The disposition of acrylic acid in the male Sprague-Dawley rat following oral or topical administration

Food Chem Toxicol. 1993 Sep;31(9):615-21. doi: 10.1016/0278-6915(93)90043-x.


The disposition of [1-14C] acrylic acid (AA) was characterized in the male Sprague-Dawley rat following oral administration, by gavage in water, at 400 mg/kg and topical application, in acetone, at 501 micrograms/cm2. The oral dose was well absorbed, rapidly and extensively metabolized, and excreted primarily (approx. 80%) as 14CO2 within 24 hr of administration. The rate and extent of 14CO2 evolution from [14C]AA was greater for [1-14CAA] while a significantly lower proportion of the dosed radioactivity remained in the tissue of animals than that reported for [2,3-14C]AA (Winter et al., Drug Metabolism and Disposition 1992, 20, 665). This is consistent with incorporation of AA into a minor beta-oxidation pathway of mitochondrial propionate metabolism by which AA may be metabolized to CO2 or incorporated into cellular constituents. Approximately 5% of the dosed radioactivity was excreted in the urine. The disposition of [1-14C]AA following dermal application was studied using charcoal-containing traps attached to the back of the rats to trap volatilized AA from the dosing sites. Following application of 100 microliters AA [4% (v/v) in acetone] to an area of 8.4 cm2 of the skin of a rat (501 micrograms/cm2), the majority (about 73%) of the dose volatilized and was recovered in the charcoal trap. Percutaneous absorption of AA that did not volatilize was rapid and appeared to have the same metabolic fate as AA administered orally with about 75% of the absorbed dose excreted as 14CO2 within 24 hr.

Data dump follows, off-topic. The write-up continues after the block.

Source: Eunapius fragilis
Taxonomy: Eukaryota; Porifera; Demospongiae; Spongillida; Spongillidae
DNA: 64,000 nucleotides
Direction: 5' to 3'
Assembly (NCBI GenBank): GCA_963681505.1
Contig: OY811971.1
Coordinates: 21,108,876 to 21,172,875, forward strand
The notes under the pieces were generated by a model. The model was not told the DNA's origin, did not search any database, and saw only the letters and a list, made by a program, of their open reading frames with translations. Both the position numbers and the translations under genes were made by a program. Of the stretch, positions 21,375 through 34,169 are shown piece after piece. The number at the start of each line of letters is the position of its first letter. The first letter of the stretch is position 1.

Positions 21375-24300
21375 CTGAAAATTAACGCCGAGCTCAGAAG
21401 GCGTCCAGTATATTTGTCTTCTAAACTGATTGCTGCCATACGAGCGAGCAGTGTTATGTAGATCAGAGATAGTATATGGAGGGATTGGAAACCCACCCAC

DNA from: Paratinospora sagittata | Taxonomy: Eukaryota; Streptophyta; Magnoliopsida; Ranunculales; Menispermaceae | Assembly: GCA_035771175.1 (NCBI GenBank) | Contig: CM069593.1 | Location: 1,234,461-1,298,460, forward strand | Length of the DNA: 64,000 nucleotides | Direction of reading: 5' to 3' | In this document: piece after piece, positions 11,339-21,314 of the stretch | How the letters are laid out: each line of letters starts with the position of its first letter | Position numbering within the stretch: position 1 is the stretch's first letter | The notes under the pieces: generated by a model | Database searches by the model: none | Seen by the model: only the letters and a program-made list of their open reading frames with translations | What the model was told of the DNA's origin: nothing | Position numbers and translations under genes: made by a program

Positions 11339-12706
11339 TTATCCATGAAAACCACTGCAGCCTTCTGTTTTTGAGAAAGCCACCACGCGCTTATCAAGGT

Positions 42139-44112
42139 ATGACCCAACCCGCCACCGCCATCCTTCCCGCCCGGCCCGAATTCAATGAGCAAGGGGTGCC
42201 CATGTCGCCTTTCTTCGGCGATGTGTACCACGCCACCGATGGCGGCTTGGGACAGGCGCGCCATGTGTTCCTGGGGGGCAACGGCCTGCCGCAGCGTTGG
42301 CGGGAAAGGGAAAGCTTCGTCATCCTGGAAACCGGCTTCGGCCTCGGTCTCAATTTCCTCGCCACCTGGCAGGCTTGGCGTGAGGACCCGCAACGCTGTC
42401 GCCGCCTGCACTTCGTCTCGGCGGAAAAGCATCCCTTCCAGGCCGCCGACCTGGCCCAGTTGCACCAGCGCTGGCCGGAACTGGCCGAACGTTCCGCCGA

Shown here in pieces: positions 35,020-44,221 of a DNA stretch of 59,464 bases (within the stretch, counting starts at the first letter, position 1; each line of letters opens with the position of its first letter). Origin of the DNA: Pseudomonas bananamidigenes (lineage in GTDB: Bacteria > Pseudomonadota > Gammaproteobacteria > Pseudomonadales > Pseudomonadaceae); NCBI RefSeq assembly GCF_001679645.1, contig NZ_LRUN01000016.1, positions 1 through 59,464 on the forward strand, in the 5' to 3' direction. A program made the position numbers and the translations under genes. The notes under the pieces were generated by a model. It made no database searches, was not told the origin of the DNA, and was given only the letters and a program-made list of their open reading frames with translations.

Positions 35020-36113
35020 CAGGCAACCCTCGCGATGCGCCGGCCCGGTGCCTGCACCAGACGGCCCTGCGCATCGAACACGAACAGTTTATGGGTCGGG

Publication types

  • Comparative Study
  • Research Support, Non-U.S. Gov't

MeSH terms

  • Acrylates / administration & dosage
  • Acrylates / metabolism*
  • Administration, Oral
  • Administration, Topical
  • Animals
  • Carbon Radioisotopes
  • Male
  • Rats
  • Rats, Sprague-Dawley
  • Tissue Distribution


  • Acrylates
  • Carbon Radioisotopes
  • acrylic acid